Being a romance writer the subject of love comes up often in my circle. Usually not spurred on by me, but that’s another story. Today’s conversation had to do with loving someone you have never met, and if it’s even possible. The conversation was based around falling in love over the net, but it applies to all scenarios where one can fall in love without ever having actually met the other person: letters, private messages, email, tweets, posts… for example.
The group of us seems to be much divided on whether or not it’s possible to fall in love over the internet. I was thinking about this on my ridiculously long drive home today and am truly torn on the subject.
Let me first say that the subject of love in general is such a colossal idea that I wouldn’t even begin to tell you I understand it. Yes, I know I write about it, but in small fragments and sections. I write about pieces of love that exist in a word I created.
Mostly I write about the dark parts of people, the ugly, broken sides we try to hide from the world; what it’s like to love with scars and loving those who have them. Writing about love and relationships in that context is like looking at a single speck of dust floating in a galaxy.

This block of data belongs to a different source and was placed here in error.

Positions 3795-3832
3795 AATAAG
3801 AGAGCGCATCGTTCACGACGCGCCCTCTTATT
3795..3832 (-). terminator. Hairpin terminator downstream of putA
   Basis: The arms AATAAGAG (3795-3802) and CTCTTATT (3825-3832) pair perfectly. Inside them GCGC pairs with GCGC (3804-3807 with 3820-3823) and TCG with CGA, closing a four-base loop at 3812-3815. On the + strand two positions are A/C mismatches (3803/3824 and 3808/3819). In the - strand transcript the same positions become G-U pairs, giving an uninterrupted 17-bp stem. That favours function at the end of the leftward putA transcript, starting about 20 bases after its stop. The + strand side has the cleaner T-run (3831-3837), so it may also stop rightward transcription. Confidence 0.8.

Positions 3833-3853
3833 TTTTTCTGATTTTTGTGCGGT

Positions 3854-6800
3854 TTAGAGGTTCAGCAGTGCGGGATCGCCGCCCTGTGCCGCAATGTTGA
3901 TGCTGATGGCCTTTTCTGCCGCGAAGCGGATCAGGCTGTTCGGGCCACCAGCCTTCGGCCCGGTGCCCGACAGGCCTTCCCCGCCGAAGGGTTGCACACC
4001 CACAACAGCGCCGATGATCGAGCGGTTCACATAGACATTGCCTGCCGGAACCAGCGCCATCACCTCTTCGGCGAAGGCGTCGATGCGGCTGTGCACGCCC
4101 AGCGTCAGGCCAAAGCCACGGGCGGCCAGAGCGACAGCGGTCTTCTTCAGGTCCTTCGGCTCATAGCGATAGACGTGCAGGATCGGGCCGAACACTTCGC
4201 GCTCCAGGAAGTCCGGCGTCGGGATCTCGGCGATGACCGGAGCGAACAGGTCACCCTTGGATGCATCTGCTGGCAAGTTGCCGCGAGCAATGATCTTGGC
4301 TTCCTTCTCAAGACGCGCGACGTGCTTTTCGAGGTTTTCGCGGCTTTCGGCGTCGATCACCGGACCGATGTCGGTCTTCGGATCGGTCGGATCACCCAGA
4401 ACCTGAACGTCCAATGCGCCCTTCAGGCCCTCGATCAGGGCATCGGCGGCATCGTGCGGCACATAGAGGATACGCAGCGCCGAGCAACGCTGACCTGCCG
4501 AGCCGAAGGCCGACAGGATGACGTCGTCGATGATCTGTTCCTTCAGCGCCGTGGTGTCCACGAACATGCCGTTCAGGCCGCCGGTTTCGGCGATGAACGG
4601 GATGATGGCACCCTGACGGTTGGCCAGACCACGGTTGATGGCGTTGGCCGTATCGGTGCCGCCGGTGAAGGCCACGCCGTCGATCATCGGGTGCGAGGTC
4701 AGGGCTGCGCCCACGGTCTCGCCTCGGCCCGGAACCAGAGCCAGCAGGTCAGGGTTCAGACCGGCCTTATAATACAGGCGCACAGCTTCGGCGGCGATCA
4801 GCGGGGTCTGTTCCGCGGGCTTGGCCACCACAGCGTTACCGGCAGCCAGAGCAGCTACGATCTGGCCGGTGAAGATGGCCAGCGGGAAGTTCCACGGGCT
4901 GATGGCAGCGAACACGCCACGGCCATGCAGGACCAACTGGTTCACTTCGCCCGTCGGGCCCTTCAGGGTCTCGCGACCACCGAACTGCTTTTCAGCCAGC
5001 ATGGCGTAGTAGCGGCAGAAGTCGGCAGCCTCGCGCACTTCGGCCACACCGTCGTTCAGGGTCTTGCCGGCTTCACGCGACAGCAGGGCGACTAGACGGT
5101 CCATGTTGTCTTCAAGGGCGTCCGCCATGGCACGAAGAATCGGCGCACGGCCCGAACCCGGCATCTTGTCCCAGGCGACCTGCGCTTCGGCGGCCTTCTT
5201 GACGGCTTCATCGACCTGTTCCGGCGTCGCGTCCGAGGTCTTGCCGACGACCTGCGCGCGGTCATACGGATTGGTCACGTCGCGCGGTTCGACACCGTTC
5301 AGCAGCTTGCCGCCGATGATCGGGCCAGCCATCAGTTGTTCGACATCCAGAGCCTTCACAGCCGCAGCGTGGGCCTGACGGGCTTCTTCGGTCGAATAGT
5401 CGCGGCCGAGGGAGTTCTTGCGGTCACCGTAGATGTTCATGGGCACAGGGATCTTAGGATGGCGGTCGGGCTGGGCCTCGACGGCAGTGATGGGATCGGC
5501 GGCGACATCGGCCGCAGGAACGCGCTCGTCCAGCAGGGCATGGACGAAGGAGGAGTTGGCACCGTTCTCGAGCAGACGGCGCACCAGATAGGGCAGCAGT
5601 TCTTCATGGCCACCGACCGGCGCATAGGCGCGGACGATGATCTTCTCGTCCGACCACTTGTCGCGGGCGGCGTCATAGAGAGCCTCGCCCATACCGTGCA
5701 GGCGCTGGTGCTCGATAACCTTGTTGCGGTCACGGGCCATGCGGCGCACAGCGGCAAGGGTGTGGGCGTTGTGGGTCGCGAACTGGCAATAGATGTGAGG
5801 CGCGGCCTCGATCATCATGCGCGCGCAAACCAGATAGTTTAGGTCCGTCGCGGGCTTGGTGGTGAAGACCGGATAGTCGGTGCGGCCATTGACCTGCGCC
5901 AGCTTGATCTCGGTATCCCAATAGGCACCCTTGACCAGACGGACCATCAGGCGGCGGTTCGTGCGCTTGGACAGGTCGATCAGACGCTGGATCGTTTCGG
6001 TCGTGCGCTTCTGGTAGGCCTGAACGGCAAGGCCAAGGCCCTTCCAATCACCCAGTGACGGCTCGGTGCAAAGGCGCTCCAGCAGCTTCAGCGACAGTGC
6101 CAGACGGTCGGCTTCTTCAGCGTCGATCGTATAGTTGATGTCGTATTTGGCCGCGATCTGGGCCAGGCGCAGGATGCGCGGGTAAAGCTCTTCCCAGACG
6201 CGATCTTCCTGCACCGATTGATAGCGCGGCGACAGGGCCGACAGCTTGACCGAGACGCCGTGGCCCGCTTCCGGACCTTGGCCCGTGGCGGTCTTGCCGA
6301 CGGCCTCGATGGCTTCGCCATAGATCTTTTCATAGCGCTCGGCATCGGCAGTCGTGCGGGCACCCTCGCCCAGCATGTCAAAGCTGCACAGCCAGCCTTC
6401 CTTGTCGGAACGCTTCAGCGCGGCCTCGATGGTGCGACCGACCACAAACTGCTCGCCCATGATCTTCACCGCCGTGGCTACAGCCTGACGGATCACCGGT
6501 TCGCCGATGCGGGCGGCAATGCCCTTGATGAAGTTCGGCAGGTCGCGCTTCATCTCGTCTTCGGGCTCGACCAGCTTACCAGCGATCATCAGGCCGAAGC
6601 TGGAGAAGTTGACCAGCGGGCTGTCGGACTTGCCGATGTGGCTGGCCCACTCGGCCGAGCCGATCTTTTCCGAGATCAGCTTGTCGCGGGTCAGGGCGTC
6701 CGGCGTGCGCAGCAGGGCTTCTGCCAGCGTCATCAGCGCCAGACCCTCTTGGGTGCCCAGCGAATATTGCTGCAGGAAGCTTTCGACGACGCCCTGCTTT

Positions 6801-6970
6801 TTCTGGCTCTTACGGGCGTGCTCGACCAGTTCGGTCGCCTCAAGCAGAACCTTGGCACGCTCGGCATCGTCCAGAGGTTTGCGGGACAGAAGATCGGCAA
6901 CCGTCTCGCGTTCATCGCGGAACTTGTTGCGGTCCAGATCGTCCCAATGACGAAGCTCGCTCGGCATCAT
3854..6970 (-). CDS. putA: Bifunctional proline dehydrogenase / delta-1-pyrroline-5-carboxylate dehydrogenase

So now that we have established that I don’t know jack shit about love, let’s get back to the subject at hand. Can you fall in love with someone you have never met?
I can come up with two arguments on this. One – and the more pessimistic side of me leans this way- you’re not falling in love with a person, just the idea of them. When I interact with someone new online I form an idea, if only rough, of who they are. More accurately, who I think they are. I take their, tweets, posts, words –whatever- and start to paint a mental picture of what they’re like. I give them characteristics like funny, smart, witty, kind, any number of ways you can describe a person.
The more I really think about it, however, it is their words I am assigning characteristics to. Not them. This would beg the question, are we our words? That is a rabbit hole I’m not diving down right now, but a great topic for debate, later.